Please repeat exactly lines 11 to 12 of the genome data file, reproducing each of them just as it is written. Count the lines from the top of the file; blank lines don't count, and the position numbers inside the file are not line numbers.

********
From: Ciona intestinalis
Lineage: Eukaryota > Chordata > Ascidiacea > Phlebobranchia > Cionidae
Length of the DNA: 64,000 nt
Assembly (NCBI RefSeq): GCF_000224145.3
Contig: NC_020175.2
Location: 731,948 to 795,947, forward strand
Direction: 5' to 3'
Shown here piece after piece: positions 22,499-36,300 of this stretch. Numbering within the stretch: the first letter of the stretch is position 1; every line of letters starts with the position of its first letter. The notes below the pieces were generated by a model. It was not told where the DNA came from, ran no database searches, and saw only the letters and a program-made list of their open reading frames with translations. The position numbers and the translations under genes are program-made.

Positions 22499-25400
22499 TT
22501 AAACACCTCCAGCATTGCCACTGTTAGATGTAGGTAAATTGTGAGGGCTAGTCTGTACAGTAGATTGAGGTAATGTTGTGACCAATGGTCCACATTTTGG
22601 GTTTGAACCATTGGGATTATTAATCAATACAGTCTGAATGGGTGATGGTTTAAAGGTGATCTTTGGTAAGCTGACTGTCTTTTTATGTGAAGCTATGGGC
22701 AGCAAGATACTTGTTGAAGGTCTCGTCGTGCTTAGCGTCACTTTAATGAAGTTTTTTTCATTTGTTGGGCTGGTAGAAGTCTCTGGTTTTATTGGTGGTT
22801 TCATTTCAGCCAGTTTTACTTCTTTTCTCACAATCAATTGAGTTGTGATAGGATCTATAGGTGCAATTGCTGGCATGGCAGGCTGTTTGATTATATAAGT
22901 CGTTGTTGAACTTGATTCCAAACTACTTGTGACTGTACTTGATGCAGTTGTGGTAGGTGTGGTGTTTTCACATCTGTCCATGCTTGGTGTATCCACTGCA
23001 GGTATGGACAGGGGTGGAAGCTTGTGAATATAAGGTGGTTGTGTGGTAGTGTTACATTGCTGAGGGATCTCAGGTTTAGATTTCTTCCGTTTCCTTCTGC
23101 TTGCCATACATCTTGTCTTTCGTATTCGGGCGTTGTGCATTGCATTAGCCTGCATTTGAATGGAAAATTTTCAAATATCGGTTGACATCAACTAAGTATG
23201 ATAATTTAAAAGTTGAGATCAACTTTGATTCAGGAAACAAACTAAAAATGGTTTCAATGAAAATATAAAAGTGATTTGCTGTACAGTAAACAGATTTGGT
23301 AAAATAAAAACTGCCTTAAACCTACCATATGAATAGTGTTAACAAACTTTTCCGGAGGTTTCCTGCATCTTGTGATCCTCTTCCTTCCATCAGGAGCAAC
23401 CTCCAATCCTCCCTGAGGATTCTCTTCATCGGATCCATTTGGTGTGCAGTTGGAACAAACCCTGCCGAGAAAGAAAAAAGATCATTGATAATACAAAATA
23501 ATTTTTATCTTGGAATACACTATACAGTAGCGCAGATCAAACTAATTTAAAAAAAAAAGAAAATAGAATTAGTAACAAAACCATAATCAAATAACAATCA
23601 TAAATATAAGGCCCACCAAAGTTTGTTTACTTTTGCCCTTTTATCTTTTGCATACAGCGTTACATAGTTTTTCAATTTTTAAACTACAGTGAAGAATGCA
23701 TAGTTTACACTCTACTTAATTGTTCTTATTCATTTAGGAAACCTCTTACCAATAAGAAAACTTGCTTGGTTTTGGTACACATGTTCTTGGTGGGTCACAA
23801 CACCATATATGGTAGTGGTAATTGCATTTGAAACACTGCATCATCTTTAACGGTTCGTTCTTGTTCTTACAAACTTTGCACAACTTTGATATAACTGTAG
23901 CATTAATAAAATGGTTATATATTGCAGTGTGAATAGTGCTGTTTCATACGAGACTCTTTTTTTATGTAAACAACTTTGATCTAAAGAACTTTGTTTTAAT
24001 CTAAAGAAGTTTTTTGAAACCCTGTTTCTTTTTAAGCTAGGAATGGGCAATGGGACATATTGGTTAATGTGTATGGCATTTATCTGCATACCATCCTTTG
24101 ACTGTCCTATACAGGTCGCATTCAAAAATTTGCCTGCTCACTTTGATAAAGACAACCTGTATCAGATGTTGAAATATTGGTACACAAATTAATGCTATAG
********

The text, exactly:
22501 AAACACCTCCAGCATTGCCACTGTTAGATGTAGGTAAATTGTGAGGGCTAGTCTGTACAGTAGATTGAGGTAATGTTGTGACCAATGGTCCACATTTTGG
22601 GTTTGAACCATTGGGATTATTAATCAATACAGTCTGAATGGGTGATGGTTTAAAGGTGATCTTTGGTAAGCTGACTGTCTTTTTATGTGAAGCTATGGGC